Now, as Paul writes this to Timothy, he is not writing from his summer villa on the Med. He is not resting in his retirement talking about the good old days when he went bravely forth into the battle and is trying to persuade Timothy to do the same. No, Paul writes about letting go of control at the very time he has no control over his own life. He writes about freedom in Christ at the very time he is bound up in chains. Paul is in prison, in some sort of dungeon awaiting his trial before Caesar. He knows what it means to suffer. He knows what it is like to not receive glory and praise and honor but to be rejected, despised and discarded. Like Jesus Himself, Paul would take up his cross and follow.
Think about this situation. How many of you have experienced hardship and struggle in your lives? And I do not just mean the usual ups and downs, I mean the suffering which causes you to wonder if perhaps you are not really saved. Have you ever been driven to that point? When the opposition and pain and heartache build up and you wonder if perhaps you have not done enough, you have not been faithful enough, you are not good enough as a child of God? Everything about your life points, not to an heir of eternal life, but to the discarded and worthless, and you are left reeling, searching for some control, some way to make it right again.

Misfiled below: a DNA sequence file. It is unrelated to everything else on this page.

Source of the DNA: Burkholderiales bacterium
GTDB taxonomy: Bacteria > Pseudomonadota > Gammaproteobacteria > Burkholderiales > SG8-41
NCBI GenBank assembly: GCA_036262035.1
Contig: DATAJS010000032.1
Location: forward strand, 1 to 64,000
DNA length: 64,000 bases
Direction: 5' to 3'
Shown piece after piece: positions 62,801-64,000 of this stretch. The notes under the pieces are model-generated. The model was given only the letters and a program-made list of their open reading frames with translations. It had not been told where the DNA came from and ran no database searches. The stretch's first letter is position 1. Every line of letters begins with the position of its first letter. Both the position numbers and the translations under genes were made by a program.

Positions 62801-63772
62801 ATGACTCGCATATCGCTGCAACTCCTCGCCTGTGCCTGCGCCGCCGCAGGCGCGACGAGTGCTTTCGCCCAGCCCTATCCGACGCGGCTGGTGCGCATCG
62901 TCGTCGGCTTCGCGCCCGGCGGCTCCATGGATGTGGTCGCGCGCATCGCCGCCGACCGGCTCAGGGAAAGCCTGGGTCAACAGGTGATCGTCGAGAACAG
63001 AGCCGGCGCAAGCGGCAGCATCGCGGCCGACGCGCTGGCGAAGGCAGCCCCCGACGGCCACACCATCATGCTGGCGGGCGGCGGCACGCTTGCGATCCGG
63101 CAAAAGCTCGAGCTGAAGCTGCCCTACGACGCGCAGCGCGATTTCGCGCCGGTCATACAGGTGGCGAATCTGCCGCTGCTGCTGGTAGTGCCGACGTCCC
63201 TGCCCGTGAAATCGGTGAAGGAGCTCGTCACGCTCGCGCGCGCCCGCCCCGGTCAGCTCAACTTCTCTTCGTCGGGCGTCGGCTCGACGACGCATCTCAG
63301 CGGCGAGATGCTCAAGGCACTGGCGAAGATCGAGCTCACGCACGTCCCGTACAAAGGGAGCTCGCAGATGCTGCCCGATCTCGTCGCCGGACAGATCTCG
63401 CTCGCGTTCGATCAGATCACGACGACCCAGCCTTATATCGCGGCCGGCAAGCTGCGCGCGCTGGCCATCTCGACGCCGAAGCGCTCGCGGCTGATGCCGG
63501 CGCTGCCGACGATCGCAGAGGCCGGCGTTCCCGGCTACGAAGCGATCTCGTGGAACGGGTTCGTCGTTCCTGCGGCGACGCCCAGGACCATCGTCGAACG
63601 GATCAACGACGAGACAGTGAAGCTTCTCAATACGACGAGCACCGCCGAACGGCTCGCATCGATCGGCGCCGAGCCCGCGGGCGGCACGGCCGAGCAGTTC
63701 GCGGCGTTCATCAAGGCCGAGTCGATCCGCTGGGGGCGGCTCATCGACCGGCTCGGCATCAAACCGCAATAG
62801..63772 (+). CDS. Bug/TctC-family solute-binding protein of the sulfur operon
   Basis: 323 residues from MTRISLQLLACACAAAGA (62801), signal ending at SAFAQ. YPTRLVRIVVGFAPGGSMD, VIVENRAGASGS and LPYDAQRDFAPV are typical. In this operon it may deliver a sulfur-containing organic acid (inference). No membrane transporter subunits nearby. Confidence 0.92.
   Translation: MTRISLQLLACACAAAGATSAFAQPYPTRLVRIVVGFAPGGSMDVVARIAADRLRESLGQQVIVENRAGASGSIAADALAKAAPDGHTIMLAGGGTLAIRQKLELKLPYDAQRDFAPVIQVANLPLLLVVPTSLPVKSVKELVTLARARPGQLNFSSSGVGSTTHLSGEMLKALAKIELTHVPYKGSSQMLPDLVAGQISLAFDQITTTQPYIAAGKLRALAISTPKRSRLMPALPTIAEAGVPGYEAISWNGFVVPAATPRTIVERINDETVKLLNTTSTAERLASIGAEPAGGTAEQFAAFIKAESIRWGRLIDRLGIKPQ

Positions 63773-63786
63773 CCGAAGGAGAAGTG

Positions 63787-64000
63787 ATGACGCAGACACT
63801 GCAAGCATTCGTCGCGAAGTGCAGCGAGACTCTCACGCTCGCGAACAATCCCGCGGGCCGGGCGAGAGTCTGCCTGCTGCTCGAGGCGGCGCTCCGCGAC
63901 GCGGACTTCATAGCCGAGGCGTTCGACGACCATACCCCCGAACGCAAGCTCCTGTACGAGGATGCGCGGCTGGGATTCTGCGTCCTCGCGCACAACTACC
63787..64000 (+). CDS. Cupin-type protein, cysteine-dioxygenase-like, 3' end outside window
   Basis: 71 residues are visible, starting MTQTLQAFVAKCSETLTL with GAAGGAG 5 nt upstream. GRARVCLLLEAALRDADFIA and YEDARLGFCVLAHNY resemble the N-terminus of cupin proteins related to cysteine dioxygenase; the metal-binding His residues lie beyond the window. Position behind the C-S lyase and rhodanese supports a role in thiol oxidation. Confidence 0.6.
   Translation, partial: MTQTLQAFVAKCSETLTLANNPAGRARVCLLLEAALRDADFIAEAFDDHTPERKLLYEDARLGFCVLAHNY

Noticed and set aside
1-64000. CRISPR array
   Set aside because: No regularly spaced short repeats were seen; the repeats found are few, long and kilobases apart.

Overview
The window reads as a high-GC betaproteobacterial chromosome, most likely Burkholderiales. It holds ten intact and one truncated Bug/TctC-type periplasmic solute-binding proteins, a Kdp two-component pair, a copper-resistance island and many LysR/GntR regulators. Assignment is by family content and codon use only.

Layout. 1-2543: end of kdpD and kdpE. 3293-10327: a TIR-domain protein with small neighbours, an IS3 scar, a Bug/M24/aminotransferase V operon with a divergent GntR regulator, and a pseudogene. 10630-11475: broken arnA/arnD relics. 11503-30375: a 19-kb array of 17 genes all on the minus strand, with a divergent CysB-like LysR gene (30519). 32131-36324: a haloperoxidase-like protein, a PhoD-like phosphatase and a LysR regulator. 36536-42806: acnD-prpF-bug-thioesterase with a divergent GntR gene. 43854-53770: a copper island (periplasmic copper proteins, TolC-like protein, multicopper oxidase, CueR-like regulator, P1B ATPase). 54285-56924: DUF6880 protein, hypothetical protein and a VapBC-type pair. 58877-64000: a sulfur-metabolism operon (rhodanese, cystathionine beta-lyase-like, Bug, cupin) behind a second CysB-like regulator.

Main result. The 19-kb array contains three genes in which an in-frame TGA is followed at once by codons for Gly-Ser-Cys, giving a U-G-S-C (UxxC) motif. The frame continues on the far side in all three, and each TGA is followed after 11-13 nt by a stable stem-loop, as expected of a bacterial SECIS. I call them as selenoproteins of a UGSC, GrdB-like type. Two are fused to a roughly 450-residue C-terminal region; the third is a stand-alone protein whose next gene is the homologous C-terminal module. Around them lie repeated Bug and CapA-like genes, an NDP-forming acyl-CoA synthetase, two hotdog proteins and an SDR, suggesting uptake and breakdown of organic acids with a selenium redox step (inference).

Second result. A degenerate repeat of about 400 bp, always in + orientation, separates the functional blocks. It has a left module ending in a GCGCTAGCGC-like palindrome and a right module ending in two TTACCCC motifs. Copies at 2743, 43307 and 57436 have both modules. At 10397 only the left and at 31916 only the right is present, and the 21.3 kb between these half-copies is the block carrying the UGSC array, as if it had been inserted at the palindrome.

But notice what Paul does. Consider what this man wasting away in prison directs his hope and faith towards. In a bold testimony to a faith which is out of his control he says, “Remember Jesus Christ, risen from the dead, the offspring of David, as preached in my gospel, for which I am suffering, bound with chains as a criminal. But the Word of God is not bound” (2 Timothy 2:8-9)! Being bound in a prison outside of his ability to control he speaks of freedom. Not his freedom, but the freedom of the Word, the freedom of the Gospel itself. The good news of Jesus Christ, the hope of the resurrection of the dead, this goes forth, this is not kept at bay by his chains, this is the mission, and this is all that matters.